Fixing research assessment
Recent attempts to reform research assessment to bring the higher education system in line with EU standards ended up causing more confusion than clarity, according to Joanna Golinska-Pilarek, a professor at the University of Warsaw and NCN council member. She claims the current evaluation system is so complex that few people can understand it.
The assessment of research quality partially relies on a ministerial list of points assigned for publications in journals. Golinska-Pilarek said drawing up of the first list in 2019 was not conducted professionally due to organisational chaos and time constraints. On top of that, the changes made by the current minister of Education and Science, Przemysław Czarnek, were inconsistent with Poland’s ‘Constitution for Science’ – a law setting research priorities. Golinska-Pilarek says that while some academics expect quick changes to the list or a return to the original list from 2019, she doubts that improvements could be made rapidly.
Although the coalition agreement includes a line about adjusting the evaluation of publications in scientific journals, Błocki believes deeper reform is needed. The system should be more peer review based, otherwise, there is a risk of scientists focusing more on earning points than research quality – a phenomenon called “punktoza” in Polish.
A ‘State Science Policy’ adopted in July 2022, will need to be updated in the light of the coalition agreement, Golińska-Pilarek said. “A lot depends on the new vision, primarily the pace of increasing funding for the entire science and higher education system.”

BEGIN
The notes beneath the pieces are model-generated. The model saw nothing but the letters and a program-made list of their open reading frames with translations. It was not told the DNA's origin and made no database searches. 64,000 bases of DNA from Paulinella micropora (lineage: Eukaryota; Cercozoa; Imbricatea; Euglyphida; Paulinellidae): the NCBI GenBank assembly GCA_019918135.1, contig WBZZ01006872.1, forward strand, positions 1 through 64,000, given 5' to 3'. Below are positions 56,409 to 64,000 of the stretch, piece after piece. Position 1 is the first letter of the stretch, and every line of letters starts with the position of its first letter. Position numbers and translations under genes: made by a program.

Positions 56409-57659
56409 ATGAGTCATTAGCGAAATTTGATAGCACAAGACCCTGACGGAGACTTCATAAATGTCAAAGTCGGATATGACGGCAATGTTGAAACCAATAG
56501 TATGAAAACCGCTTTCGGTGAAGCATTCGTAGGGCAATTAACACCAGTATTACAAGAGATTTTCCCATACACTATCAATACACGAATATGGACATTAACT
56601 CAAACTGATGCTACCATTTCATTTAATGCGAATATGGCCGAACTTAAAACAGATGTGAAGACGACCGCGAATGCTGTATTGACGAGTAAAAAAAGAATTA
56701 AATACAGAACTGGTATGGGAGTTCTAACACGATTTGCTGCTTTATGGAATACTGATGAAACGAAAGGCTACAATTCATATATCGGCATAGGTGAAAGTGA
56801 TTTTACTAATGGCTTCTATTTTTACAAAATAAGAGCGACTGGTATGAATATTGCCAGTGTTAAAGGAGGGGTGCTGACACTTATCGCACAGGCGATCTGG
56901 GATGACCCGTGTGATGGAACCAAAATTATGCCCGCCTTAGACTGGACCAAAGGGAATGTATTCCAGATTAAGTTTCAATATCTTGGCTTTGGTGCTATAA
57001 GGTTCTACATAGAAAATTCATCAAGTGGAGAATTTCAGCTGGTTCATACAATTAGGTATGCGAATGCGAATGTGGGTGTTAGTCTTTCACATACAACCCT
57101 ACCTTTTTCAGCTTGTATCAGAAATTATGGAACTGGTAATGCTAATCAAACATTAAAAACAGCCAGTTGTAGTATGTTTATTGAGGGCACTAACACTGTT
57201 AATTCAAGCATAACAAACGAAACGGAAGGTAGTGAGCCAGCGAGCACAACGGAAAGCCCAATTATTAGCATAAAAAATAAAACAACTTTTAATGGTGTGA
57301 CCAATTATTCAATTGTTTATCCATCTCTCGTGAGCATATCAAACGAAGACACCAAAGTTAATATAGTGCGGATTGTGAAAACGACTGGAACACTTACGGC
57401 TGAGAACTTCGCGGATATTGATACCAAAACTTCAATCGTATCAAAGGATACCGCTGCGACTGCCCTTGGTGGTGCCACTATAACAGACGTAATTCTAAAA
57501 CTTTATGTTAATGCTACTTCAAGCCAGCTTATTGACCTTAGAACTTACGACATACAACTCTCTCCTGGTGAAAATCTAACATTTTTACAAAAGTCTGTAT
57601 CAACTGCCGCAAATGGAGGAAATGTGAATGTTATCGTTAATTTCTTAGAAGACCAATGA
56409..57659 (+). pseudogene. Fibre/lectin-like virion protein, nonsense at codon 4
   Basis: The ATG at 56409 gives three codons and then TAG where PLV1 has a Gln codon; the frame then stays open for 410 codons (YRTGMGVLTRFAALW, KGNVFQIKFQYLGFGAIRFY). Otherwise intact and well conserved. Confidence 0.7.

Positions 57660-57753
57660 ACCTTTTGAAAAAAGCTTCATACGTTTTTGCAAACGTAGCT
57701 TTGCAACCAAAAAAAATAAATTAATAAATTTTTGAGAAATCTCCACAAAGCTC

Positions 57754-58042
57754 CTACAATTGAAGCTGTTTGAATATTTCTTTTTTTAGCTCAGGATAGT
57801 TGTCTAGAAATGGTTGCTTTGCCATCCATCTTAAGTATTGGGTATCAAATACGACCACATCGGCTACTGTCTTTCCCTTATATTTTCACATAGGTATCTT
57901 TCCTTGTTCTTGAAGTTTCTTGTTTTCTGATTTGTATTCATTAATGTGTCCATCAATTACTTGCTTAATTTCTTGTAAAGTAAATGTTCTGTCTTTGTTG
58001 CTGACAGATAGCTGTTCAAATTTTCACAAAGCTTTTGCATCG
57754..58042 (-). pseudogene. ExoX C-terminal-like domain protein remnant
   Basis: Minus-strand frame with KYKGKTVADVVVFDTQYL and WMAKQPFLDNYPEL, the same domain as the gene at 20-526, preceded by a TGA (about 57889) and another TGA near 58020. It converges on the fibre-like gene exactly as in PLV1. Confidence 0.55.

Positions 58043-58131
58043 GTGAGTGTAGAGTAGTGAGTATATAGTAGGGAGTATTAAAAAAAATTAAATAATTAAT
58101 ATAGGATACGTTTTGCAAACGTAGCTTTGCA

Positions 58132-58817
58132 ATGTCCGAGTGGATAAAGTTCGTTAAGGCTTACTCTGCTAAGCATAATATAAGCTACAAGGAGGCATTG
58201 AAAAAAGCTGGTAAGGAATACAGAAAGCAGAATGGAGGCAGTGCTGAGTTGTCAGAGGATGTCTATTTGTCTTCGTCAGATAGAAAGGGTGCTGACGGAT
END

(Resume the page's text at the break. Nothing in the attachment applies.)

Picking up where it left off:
Golińska-Pilarek called for an audit of the budget allocated to science and higher education in recent years, pointing out, similar to Błocki, that many new institutions and special programmes have emerged recently, generously funded by the ministry.
She is concerned that the success rate in NCN calls for proposals has systematically declined and is expected to be in the single digits in the upcoming round. “Currently, many excellent projects deemed worthy by experts, go unfunded due to a lack of funds in the NCN budget,” Golińska-Pilarek said.
Justyna Chodkowska-Miszczuk, professor at Nicolaus Copernicus University in Torun and NCN Council member, also called for an increase in the success rate, saying the optimal would be 25-30%. According to NCN data, 60 - 70% of scientists in Poland had never applied for NCN grants. “With the low success rate and a substantial amount of work involved in preparing applications, researchers feel less motivated,” Chodkowska-Miszczuk said. In addition to increasing the success rate, administrative support is needed to simplify the application procedure.
“We have a creative academic community in Poland, and to realise its potential, we need financial and administrative support. I believe the changes should start at the level of high schools to engage young people in research," said Chodkowska-Miszczuk.